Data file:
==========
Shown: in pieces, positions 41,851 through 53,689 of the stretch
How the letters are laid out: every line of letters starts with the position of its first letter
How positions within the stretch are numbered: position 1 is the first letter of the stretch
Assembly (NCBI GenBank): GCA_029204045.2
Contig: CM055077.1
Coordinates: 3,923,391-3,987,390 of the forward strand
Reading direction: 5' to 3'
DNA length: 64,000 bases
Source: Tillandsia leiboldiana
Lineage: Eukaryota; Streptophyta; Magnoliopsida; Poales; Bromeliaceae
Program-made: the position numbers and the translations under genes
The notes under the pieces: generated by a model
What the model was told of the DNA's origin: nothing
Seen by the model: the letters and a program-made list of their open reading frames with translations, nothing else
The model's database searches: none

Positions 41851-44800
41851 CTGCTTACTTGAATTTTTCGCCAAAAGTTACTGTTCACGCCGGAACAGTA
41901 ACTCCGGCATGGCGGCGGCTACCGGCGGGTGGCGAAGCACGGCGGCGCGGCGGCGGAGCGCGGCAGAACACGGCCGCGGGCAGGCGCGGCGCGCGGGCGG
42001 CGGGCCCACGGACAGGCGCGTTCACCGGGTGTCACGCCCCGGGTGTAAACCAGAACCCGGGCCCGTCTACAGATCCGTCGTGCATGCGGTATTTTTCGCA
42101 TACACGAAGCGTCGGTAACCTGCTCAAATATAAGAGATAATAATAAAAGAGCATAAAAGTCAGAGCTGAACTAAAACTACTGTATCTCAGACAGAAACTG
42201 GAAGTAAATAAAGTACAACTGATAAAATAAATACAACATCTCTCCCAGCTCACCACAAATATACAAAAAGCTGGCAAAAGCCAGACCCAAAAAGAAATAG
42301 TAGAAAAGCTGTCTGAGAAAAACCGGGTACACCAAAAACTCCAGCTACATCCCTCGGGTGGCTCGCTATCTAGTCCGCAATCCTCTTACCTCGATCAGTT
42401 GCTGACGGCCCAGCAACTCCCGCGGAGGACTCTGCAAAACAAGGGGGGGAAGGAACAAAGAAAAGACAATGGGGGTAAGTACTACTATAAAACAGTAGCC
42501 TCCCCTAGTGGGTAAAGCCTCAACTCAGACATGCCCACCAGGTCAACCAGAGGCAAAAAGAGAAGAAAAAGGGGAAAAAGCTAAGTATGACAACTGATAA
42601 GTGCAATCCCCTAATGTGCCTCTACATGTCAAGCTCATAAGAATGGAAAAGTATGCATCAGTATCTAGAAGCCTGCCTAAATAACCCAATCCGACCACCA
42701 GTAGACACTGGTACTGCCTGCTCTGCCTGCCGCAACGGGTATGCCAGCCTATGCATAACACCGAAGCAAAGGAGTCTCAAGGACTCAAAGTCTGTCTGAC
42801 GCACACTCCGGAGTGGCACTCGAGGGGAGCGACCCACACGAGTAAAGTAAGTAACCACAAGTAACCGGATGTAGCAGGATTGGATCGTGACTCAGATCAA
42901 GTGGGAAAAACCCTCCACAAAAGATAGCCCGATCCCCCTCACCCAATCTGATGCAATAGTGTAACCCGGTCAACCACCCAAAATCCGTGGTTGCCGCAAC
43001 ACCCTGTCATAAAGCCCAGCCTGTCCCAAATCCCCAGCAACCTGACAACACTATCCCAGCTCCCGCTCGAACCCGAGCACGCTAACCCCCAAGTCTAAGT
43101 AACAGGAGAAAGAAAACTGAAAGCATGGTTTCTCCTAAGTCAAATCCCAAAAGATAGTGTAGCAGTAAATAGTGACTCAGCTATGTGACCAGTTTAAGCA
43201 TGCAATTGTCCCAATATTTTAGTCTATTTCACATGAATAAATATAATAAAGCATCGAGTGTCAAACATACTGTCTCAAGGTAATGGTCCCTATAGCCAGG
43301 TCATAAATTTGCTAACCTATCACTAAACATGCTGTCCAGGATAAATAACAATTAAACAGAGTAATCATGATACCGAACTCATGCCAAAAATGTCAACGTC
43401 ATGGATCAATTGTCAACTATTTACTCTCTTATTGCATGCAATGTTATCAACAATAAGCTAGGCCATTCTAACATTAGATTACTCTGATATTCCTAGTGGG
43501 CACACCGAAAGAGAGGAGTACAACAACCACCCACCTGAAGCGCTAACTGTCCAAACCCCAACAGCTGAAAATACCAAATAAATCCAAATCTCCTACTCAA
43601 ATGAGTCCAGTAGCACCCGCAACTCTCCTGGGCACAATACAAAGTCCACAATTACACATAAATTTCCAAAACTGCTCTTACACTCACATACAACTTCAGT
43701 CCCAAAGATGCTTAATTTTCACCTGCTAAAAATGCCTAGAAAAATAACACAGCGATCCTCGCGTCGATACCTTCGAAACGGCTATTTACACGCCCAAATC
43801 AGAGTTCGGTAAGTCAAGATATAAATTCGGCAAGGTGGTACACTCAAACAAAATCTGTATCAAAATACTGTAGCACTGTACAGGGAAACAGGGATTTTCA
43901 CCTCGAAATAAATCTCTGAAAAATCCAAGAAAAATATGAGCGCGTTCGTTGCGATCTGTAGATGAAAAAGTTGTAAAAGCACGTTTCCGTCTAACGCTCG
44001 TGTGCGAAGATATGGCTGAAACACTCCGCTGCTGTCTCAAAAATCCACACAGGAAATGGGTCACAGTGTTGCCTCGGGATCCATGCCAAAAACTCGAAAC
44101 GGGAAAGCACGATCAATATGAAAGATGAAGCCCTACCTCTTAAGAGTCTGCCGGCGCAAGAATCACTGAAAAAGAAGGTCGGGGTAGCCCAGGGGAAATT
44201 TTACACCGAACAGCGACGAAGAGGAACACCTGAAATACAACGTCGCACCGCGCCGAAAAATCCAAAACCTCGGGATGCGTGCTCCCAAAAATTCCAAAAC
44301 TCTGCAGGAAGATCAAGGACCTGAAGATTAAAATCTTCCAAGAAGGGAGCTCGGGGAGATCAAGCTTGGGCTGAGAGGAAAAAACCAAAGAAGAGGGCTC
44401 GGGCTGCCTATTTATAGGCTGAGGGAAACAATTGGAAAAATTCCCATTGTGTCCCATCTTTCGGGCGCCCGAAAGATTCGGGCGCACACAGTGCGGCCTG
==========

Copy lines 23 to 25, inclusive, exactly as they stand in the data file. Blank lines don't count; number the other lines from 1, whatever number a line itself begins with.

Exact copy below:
42401 GCTGACGGCCCAGCAACTCCCGCGGAGGACTCTGCAAAACAAGGGGGGGAAGGAACAAAGAAAAGACAATGGGGGTAAGTACTACTATAAAACAGTAGCC
42501 TCCCCTAGTGGGTAAAGCCTCAACTCAGACATGCCCACCAGGTCAACCAGAGGCAAAAAGAGAAGAAAAAGGGGAAAAAGCTAAGTATGACAACTGATAA
42601 GTGCAATCCCCTAATGTGCCTCTACATGTCAAGCTCATAAGAATGGAAAAGTATGCATCAGTATCTAGAAGCCTGCCTAAATAACCCAATCCGACCACCA